Bill reining in Trump on tariffs blocked in Senate
© Greg Nash

Legislation reining in President TrumpDonald John TrumpPennsylvania Supreme Court strikes down GOP bid to stop election certification Biden looks to career officials to restore trust, morale in government agencies Sunday shows preview: US health officials brace for post-holiday COVID-19 surge MORE's tariff authority was blocked from getting a vote in the Senate on Tuesday.

Sen. Bob CorkerRobert (Bob) Phillips CorkerGOP lawmaker patience runs thin with Trump tactics Former GOP senator: Republicans cannot let Trump's 'reckless' post-election claims stand Cornyn: Relationships with Trump like 'women who get married and think they're going to change their spouse' MORE (R-Tenn.) was trying to attach his bill as an amendment to the National Defense Authorization Act (NDAA). His legislation, which is backed by roughly a dozen senators, would require congressional approval if Trump wanted to enact tariffs in the name of national security.

Corker tried to bring up his bill and schedule a vote but was blocked by GOP Sen. James InhofeJames (Jim) Mountain InhofeHouse Democrats back slower timeline for changing Confederate base names Barrasso to seek top spot on Energy and Natural Resources Committee Overnight Defense: Trump orders troop drawdown in Afghanistan and Iraq | Key Republicans call Trump plan a 'mistake' MORE (Okla.), who is managing the defense bill for Republicans.

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Inhofe noted he had talked to members of the House, who were "strenuously" objecting to the inclusion of Corker's amendment in the defense policy bill. He added that he would help Corker look for another bill to attach his tariff legislation to.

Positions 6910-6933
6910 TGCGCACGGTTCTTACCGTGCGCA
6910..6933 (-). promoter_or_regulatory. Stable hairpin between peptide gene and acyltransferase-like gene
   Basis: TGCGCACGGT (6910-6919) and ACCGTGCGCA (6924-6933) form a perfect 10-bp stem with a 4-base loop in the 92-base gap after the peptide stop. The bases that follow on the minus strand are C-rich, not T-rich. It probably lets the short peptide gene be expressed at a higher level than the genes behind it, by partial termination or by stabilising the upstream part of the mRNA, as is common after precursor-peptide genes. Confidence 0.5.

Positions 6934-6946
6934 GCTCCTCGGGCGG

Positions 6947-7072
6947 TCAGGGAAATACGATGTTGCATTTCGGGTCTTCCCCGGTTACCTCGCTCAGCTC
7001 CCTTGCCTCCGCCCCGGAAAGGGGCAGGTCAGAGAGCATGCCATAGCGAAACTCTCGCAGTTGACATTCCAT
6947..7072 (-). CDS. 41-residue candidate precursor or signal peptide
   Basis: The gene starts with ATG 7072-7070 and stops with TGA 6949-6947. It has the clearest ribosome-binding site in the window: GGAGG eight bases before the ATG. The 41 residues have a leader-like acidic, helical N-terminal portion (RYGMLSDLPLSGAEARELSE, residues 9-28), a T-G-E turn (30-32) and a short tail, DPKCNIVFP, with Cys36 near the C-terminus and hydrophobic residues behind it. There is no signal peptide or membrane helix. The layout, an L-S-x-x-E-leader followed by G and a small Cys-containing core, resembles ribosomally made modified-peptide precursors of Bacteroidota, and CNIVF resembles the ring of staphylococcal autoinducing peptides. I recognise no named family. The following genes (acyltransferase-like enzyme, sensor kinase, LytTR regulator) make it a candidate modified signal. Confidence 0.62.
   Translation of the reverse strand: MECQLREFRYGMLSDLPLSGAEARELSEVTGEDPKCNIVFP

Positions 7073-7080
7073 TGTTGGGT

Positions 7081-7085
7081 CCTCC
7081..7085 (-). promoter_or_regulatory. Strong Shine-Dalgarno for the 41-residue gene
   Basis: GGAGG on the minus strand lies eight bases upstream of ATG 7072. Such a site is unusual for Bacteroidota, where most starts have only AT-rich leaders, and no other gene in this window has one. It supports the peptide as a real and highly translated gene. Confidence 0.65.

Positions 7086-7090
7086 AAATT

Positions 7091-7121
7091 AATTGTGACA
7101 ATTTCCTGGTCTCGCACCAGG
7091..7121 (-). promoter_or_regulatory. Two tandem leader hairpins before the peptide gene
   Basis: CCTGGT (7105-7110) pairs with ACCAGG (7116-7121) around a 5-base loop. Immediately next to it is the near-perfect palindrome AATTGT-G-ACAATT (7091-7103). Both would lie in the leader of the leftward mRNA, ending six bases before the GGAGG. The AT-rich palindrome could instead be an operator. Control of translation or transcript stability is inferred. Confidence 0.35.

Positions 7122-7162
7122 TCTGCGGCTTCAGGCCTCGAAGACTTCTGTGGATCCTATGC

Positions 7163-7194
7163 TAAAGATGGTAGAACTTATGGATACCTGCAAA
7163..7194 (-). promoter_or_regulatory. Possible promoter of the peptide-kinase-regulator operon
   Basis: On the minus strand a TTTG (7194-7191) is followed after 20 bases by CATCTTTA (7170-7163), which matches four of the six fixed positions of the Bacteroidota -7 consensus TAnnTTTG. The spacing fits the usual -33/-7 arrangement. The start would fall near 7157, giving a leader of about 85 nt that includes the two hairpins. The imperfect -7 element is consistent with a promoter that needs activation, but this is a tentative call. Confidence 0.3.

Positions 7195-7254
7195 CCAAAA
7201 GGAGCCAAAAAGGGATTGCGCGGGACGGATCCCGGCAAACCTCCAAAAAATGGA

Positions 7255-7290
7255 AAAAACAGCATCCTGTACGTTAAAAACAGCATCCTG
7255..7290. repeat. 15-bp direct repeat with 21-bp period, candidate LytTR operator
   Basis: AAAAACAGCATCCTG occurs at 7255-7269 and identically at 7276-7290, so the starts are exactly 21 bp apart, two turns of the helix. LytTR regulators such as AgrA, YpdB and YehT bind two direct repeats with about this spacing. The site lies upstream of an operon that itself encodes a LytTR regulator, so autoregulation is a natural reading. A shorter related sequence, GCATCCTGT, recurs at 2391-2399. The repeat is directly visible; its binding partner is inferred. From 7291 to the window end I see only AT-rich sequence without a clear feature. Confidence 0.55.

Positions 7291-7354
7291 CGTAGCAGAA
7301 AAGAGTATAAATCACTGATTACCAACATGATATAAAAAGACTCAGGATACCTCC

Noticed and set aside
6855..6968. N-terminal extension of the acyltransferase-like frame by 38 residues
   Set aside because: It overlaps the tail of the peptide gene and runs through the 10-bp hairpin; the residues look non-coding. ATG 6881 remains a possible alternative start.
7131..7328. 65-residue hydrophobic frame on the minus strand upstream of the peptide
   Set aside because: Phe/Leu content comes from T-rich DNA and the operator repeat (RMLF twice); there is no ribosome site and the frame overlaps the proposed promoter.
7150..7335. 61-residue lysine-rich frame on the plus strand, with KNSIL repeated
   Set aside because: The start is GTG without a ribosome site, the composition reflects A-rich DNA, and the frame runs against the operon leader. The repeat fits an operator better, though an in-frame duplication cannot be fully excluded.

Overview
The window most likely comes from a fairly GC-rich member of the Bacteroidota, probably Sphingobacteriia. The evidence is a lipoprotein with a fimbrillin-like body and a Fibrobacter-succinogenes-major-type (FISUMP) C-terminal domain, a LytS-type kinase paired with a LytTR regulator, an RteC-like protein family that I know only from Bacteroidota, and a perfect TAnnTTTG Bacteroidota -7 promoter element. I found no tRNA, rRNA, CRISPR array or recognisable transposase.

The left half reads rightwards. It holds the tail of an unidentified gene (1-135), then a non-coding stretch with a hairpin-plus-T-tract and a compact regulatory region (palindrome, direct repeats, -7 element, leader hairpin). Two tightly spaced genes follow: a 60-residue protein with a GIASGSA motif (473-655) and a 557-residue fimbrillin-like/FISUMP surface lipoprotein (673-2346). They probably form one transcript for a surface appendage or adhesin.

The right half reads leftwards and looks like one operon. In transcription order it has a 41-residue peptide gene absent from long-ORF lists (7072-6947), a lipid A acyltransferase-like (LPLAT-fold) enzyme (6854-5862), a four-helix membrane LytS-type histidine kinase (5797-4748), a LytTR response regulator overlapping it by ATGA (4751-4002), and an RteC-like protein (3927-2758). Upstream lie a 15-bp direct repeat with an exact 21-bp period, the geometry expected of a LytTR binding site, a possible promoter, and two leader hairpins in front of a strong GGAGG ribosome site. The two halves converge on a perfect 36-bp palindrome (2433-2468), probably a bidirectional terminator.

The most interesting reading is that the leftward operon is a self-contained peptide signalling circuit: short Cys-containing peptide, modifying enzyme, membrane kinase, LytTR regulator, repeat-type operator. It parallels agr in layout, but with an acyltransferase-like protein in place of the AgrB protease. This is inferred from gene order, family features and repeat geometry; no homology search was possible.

"I will do all I [can] to help him to get that on as an amendment, but not to the defense authorization bill. I think this would cause a lot of damage. The House agrees with this," Inhofe said.

Trump has sparked backlash from Republicans over slapping tariffs on steel and aluminum imports from the European Union, Canada and Mexico. Senate Majority Leader Mitch McConnellAddison (Mitch) Mitchell McConnellMcConnell halts in-person Republican lunches amid COVID-19 surge Biden and reproductive health rights Biden's Cabinet a battleground for future GOP White House hopefuls MORE (R-Ky.) said on Tuesday that the administration should avoid a "full-scale trade war" and he was "optimistic" that they would.

But GOP leadership has shown no interest in taking up legislation that would rein in Trump on tariffs, arguing the president wouldn't sign such a bill and that they don't want to pick a fight months before the midterm election.

Corker ripped his GOP colleagues from the Senate floor, arguing they are afraid of provoking backlash from Trump.

" 'Gosh, we might poke the bear,' that is the language I've been hearing in the hallways. 'We might poke the bear,' " Corker said during his floor speech.

The back-and-forth on the floor comes after Inhofe said earlier Tuesday that Corker was blocking votes on any amendment to the NDAA unless he could get a vote on his tariff proposal. More than 300 amendments have been filed to the bill; it's unclear how many, if any, will get a vote.

Corker added on Tuesday that he is no longer holding up amendments saying it was "ridiculous" and "childish" he and other senators couldn't get a vote.

"For he last year and a half ... under Leader McConnell, we have had one amendment vote. On amendment vote," he said.

Corker separately told reporters that the "powers that be" would block him from getting a vote as part of the NDAA and that he would, instead, look for another piece of legislation to attach his legislation to.

Asked if he was "giving up" for now, Corker fired back at a reporter: "It's blocked! I'm not giving the fight up, it's blocked. I cannot offer the amendment because they're objecting it. I'm not giving up."